Two local companies, which had both shelved earlier attempts to sell shares to the public, said in filings yesterday with the Securities and Exchange Commission that they intended to raise money through initial public offerings.
InPhonic Inc., which sells wireless services and devices over the Internet, said it wanted to raise up to $100 million by offering shares to the public. This is the second time the Washington-based company has filed for an IPO. It registered in late 2002 but decided not to go forward.
PRA International, a McLean outsourcing company that manages clinical trials for companies trying to get Food and Drug Administration approval for their drugs, said it wanted to raise up to $143.8 million. In 1997, the company, then named Pharmaceutical Research Associates Inc., registered with the SEC but declined to go forward, said Patrick Donnelly, PRA's president and chief executive.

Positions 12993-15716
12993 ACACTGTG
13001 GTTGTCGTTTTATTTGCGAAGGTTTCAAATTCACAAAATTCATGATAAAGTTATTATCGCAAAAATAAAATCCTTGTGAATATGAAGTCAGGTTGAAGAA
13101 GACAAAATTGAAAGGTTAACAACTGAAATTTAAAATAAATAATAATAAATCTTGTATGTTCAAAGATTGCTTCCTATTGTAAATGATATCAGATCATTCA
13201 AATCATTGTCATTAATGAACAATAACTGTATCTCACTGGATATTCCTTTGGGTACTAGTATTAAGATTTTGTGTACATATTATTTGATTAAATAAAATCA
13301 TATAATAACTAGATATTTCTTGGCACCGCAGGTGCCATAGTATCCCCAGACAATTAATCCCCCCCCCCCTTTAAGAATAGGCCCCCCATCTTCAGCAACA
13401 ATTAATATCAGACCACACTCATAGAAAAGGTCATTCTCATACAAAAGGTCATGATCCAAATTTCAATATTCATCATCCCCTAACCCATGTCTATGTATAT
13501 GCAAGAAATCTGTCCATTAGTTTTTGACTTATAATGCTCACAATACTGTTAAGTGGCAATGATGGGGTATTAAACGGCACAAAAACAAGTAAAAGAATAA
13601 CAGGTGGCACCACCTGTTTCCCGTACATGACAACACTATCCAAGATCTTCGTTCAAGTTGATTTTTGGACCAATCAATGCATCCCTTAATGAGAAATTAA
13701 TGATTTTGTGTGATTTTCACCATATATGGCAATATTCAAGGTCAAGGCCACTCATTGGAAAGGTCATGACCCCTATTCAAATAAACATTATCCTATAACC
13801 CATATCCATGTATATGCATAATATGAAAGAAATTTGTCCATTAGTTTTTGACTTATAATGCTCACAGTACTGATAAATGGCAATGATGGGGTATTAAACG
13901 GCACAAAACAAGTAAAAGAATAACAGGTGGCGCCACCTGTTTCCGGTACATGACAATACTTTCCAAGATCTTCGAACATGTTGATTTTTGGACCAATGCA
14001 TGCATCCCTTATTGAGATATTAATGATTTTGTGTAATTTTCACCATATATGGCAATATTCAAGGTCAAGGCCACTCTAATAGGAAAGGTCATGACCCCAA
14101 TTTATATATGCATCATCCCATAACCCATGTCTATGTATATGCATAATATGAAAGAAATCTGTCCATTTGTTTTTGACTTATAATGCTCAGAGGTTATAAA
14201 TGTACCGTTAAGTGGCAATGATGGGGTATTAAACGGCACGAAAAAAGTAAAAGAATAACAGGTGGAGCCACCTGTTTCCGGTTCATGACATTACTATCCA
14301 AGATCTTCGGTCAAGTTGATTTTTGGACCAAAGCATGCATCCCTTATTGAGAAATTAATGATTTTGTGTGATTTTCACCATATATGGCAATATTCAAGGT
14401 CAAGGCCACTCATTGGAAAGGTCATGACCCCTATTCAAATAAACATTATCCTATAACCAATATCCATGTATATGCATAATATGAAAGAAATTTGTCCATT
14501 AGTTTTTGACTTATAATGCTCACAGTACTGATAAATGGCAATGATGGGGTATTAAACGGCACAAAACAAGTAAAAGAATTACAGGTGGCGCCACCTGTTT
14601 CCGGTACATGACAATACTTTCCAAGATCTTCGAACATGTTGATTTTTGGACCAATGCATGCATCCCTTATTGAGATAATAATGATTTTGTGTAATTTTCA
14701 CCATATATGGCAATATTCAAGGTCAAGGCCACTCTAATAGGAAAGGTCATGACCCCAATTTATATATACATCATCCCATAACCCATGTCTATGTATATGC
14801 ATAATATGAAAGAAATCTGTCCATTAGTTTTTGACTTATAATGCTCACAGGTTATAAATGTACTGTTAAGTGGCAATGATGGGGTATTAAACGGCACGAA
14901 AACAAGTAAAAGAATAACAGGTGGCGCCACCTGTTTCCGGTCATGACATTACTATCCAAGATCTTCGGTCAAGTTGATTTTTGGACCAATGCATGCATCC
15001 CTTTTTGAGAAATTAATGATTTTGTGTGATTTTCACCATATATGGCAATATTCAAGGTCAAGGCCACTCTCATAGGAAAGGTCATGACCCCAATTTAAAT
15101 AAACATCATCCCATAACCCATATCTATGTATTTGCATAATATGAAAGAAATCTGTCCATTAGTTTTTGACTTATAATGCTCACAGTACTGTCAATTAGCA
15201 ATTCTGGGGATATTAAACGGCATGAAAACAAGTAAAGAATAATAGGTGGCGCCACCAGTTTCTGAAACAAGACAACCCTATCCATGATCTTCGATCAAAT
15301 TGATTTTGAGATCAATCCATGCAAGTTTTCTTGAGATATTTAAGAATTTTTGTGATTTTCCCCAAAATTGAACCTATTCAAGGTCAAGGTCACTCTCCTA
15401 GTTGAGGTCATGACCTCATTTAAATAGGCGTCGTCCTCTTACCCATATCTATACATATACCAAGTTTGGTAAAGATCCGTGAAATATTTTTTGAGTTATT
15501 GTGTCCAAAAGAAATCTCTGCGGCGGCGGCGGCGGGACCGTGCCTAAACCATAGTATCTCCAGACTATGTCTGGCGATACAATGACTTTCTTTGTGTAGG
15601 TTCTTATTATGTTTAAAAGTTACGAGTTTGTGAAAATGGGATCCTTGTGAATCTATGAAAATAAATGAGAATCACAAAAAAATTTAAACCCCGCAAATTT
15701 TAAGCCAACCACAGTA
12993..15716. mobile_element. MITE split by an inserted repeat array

InPhonic has grown rapidly in recent years, although it has never generated a profit. Sales have gone from $13 million in 2001 to $119 million last year, according to its SEC filing. The company lost $37 million in 2003.
David A. Steinberg, chairman and chief executive, declined to comment. Steinberg owns 25 percent of the company, according to the SEC filing.
Deutsche Bank Securities Inc., J.P. Morgan Securities Inc., Thomas Weisel Partners LLC, Allen & Co. LLC, and Pacific Crest Securities Inc. will underwrite the offering.
PRA decided to go public now "to capitalize on the growth of the company and the current situation in the markets," Donnelly said. Credit Suisse First Boston; Bear, Stearns & Co.; William Blair & Co.; and Jefferies & Co. are underwriters. PRA earned $13.2 million on $290 million of revenue during 2003.
Donnelly said Genstar Capital LLP, a San Francisco investment firm, owns roughly 60 percent of PRA and the management employees own the rest. Genstar bought its share from the Carlyle Group, a Washington private equity firm, in 2001. Carlyle invested in PRA in 1996. PRA, which was founded in 1976, now has 2,500 employees in five continents. In 2003, it had revenue of about $290 million, according to its Web site.